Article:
It's Sunday morning in California and company executive
Gerald Hoskins would rather be having a leisurely breakfast
on his front patio and reading the newspaper. Instead, he is
stuck at his desk, with a pile of corporate reports to read.
Gerald eyes the pile of reports with distain. He knows he
must finish reading the reports but he doesn't want to!
Reports are boring. Reports are frustrating. Gerald often
spends hours over hundreds of pages of reports, only to
find that, hours later, these reports do not contain the
information he needs.
As an executive in the corporate world or even a student in a
competitive academic world, you may often find
yourself in a similar situation as Gerald. You may constantly
find yourself flooded with cumbersome reports. Corporate
reports are rich with relevant and powerful information but
also contain a lot of irrelevant data. Sifting through
page after page of irrelevant information can be a frustrating
and time consuming process.
'Corporate reports are rich with relevant and powerful information but
also contain a lot of irrelevant data.'
Luckily for you, you can learn how to be a smarter, faster
and more accurate report reader. This newsletter will give
you valuable tips on how to navigate through irrelevant
information to extract the information you need. You will
learn to read reports like a CEO . successful people who
have a no-nonsense attitude towards time management.
Share this information, feel free to forward this email
containing these secrets to your friends and coworkers!
Report Reading Secret #1
STOP! What is the best source of information?
Ask yourself the following questions first:
- What sort of information do I want to obtain?
- What is the best way to obtain this information?
- What is the best way to obtain this information?
There may be faster and more effective ways to source the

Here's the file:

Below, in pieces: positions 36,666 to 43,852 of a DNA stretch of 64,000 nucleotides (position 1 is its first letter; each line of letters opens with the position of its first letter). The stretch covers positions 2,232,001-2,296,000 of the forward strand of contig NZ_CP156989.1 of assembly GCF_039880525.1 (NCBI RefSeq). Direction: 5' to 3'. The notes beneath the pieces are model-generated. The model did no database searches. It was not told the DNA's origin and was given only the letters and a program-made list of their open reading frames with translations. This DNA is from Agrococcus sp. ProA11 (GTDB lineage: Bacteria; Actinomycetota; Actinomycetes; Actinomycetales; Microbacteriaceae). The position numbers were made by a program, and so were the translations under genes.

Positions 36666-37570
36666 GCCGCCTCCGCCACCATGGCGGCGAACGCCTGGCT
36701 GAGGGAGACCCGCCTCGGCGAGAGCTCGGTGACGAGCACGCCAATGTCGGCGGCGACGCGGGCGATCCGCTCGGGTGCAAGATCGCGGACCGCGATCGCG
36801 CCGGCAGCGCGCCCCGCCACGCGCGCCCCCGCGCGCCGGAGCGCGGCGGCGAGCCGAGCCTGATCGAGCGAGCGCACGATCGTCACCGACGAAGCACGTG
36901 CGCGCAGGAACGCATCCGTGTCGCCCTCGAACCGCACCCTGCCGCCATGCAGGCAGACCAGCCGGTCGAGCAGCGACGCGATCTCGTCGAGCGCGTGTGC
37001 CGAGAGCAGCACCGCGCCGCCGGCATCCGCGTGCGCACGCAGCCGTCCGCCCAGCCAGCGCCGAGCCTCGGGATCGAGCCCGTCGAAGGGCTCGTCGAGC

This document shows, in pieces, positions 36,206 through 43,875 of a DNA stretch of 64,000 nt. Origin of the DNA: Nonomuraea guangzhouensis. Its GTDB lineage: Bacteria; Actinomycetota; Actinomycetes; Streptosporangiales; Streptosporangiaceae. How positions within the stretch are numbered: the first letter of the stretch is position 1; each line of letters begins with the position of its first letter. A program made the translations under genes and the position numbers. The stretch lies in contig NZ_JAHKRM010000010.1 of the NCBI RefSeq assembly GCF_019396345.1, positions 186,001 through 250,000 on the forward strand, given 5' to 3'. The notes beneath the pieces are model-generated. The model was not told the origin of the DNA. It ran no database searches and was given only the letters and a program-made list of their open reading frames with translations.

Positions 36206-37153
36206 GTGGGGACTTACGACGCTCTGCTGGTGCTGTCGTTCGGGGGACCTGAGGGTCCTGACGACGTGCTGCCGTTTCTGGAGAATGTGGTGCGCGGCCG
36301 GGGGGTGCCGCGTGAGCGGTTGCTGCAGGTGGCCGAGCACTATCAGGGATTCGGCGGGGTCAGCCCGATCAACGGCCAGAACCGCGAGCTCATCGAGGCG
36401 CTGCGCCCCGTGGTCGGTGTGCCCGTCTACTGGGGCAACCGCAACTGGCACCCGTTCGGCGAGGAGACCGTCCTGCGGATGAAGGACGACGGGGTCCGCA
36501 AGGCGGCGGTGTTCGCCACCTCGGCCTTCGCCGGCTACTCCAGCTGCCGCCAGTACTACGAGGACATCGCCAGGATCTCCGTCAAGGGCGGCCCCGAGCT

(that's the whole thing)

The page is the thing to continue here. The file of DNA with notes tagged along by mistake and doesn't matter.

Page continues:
information that you require. Don't rely solely on reports or
you may end up spending many frustrating hours looking
for information which can be found much more quickly. Can
you ask someone for the information? Often this is the
quickest way to find out information. For example, if you are
looking for reports on cell phone usage, it may be
worthwhile consulting the marketing manager, who has
been observing consumers in the industry for the last five
years. She can assist you to locate the relevant reports
quickly, eliminating the need to find and sift through
countless reports. Use the expertise of people in your
organization as a source of information.
Often you will need to consult more than one source of
information. Talk to colleagues who can tell you where to
start. If you have the time and resources, consider
undertaking your own research. Use the services of others
such as librarians when undertaking research to locate
information quickly. Consult books, industry magazines, the
internet and newspapers. Other sources of information may
better suit your information needs. Use these in combination
with reports to support and enhance your business
decisions. Many CEOs use search engines such as Google,
MSN and Yahoo! to find alternative sources of information.
Other online references such as the free online encyclopaedia
wikipedia.org is another great source of alternative
Report Reading Secret #2
Don't read everything at first! Scan the main parts.
Smart report readers know they do not have time to read
everything which lands on their desk. This would be
impossible. Instead, keep your purpose in mind and scan the
main elements of the report. The idea is to gain an overview
of the document and determine its relevance. Use the table
of contents to skip to parts which appear relevant. Don.t
waste time blindly reading the report in a linear fashion .
the table of contents is there for a reason.
'Smart report readers know they do not have time to read
While reports contain a wealth of useful information, there
Scan the abstract, introduction and conclusion. Summaries
give a good overview of the report. Peruse headings,
subheadings and highlighted words and sections to find
relevant passages. Consider the first and last paragraphs of
each section. Look at the non-verbal elements of the report
such as photographs, figures and graphs. These elements
give important clues as to whether the document suits your
information needs. If the report appears to suit your needs,
you can then proceed to read the relevant sections in detail.
'Scan the abstract, introduction and conclusion.'
Every so often a thick report lands on your desk that does
not have a table of contents. It doesn't have any bullet
points or headings either. It just contains page after page of
text. This is referred to as a 'user hostile'. or pathological